I was matched with Tracey from the Vine in July 2020 and we quickly got to work. As a mentor, Tracey and I meet virtually once a month, where I have supported her confidentially with a diverse range of personal challenges, from delivery of services, adapting to ‘new normals’, through to new opportunities and the continued evolution of the Vine. Incorporating as a CIO and a Royal visit have been just some of the personal highlights in 2021 so far, where it has been a delight to support Tracey and the team through this by being that trusted sounding board, offering constructive advice and enjoying hearing their continued successes."

- Richard Elphick, Credit Officer with Lloyds Banking Group, and mentor to Tracey

Tracey is excited to show us around and begins our tour with the Community Cupboard, a well-stocked food bank aiming to reduce waste and tackle food poverty. She introduces us to Mary, a former Trustee and now community liaison, who is checking expiry dates and stocking shelves. Open three days a week, visitors are free to browse the plentiful fresh, dried and frozen foods and pick at their pleasure, all without an appointment.

Carla delivers a hot coffee to a client

Carla delivers a hot coffee to a client

We’re led into the impressive, professional-grade kitchen – the engine behind the centre’s social enterprise, Vine Dining. Last Christmas it prepared more than 200 hot Christmas take-away dinners for clients. Responding to feedback, this year they’ll add ‘make at home’ packs for families to cook their festive meals together.

Waving to Mike the receptionist, himself a former client, we enter the bright and airy Culture Café, a great spot for a latte and freshly baked sausage roll. More than a relaxed hub for the community, the café provides accredited barista and food hygiene training for the people they support so they can prepare for and secure a role in the hospitality sector.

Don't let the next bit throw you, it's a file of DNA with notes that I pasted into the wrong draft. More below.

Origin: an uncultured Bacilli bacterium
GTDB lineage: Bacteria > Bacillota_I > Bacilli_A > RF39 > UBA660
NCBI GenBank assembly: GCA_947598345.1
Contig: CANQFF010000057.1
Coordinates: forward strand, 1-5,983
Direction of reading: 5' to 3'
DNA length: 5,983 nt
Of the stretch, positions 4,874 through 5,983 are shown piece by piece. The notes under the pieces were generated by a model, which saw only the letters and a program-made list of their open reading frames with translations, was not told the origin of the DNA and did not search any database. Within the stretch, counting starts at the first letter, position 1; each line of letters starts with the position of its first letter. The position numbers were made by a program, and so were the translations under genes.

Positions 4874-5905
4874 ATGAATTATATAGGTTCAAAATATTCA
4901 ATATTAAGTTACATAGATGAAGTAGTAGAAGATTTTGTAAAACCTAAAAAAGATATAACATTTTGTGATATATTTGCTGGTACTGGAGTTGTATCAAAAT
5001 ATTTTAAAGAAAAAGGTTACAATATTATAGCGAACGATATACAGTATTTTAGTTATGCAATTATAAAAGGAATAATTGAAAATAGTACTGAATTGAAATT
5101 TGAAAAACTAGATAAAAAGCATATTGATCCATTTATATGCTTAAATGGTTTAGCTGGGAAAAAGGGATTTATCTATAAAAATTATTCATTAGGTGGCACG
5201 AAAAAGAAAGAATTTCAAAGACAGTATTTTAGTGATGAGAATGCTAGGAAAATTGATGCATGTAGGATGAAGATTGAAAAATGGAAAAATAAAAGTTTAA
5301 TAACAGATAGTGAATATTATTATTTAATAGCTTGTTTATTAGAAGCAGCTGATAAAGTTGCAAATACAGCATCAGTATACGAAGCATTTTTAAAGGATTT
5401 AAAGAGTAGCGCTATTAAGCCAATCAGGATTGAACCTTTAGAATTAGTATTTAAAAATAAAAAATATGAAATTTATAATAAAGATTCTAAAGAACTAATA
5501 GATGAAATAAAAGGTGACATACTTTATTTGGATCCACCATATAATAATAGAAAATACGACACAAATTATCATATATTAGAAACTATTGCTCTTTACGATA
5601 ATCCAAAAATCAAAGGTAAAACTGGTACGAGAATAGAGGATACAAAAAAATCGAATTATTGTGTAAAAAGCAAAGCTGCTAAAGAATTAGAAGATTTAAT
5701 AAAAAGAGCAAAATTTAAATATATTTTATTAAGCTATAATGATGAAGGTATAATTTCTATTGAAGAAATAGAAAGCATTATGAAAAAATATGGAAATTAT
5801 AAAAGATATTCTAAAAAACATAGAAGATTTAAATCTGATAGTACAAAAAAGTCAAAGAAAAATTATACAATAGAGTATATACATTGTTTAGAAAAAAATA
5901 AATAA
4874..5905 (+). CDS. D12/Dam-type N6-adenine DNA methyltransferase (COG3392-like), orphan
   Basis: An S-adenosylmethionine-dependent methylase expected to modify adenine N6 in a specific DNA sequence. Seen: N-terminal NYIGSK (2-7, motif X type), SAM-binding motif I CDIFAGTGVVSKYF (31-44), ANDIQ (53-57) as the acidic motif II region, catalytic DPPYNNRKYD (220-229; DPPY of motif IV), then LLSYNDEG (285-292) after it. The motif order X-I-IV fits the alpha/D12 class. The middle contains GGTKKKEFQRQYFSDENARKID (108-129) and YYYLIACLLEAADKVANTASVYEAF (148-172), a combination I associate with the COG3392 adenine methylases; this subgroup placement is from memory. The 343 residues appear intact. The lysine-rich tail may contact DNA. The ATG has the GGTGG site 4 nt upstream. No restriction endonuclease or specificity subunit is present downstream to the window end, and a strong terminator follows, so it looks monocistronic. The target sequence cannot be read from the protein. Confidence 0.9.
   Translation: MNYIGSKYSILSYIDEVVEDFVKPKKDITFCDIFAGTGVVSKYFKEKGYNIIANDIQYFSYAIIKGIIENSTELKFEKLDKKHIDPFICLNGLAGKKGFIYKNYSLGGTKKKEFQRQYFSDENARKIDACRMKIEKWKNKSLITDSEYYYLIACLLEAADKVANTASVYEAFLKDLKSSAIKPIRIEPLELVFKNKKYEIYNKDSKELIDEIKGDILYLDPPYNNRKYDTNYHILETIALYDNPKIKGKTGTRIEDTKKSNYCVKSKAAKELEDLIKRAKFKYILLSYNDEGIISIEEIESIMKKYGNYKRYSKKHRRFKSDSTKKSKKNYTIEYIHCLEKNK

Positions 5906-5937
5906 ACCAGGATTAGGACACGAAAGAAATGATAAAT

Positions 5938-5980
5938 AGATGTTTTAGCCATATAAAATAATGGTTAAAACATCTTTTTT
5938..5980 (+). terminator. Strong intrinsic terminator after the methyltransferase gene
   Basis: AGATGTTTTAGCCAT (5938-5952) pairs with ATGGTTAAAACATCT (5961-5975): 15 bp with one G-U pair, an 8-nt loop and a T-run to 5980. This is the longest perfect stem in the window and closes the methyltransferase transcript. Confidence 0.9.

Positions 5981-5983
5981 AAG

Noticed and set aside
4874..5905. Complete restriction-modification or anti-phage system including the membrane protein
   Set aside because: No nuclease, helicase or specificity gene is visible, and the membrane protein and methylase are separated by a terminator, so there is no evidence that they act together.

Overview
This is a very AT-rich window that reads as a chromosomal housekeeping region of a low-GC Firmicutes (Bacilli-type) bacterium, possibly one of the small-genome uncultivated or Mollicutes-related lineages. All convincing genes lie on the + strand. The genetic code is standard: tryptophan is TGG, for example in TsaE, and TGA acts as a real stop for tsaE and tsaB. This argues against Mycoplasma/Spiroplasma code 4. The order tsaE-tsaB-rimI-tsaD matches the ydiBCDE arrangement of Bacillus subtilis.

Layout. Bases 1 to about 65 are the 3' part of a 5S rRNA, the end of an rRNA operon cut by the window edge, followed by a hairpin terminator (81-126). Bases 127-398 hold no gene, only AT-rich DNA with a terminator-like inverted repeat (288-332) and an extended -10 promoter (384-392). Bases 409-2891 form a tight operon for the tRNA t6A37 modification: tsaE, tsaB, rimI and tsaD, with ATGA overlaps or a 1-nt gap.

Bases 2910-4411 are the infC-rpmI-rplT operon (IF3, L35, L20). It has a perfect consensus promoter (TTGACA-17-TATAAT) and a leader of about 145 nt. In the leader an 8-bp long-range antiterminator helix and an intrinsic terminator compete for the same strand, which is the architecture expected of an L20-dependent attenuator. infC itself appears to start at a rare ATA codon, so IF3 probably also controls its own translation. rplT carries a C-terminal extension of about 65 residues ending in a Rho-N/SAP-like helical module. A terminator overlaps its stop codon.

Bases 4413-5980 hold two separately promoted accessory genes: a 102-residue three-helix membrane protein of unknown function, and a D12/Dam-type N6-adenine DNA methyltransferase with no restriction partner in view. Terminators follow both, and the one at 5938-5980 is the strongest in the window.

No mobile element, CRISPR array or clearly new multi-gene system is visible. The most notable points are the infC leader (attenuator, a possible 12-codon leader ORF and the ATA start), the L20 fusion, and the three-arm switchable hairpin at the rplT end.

Upstairs visitors will find a series of cosy nooks and private rooms alive with group sessions and one-to-one support. In these spaces the centre provides counselling, support for anger management, for families and the elderly as well as IT and numeracy training and creative art sessions.

So what does the future have in store for the Vine Centre? Lesley thinks for a moment before explaining how the only way she sees the centre growing is by extending opening hours which would help attract young clients and expand their training and employment services. The team also plan on reigniting their social enterprise, Vine Dining, which made £30,000 in 2019 that could be reinvested back into their services. “I think it’s important to show our clients that if we can create sustainable income, they can too. We can do it together!”

“We’re continually looking at things that can help people to improve. COVID was a lot about giving but we always try to have the angle on it that you can do something for yourself. That’s what people really want to do.”

What do we mean by Mental Health?

People who are managing mental health problems resulting in significant disruption to everyday living or in recovery from an episode of such problems occurring in the last two years.

We’re more than just a funder

We work in partnership with small and local charities. We are committed to funding them for longer, providing development support and influencing policy. Through this partnership, we help charities help more people dealing with complex social issues and help charities to be stronger and improve wider policy and practice.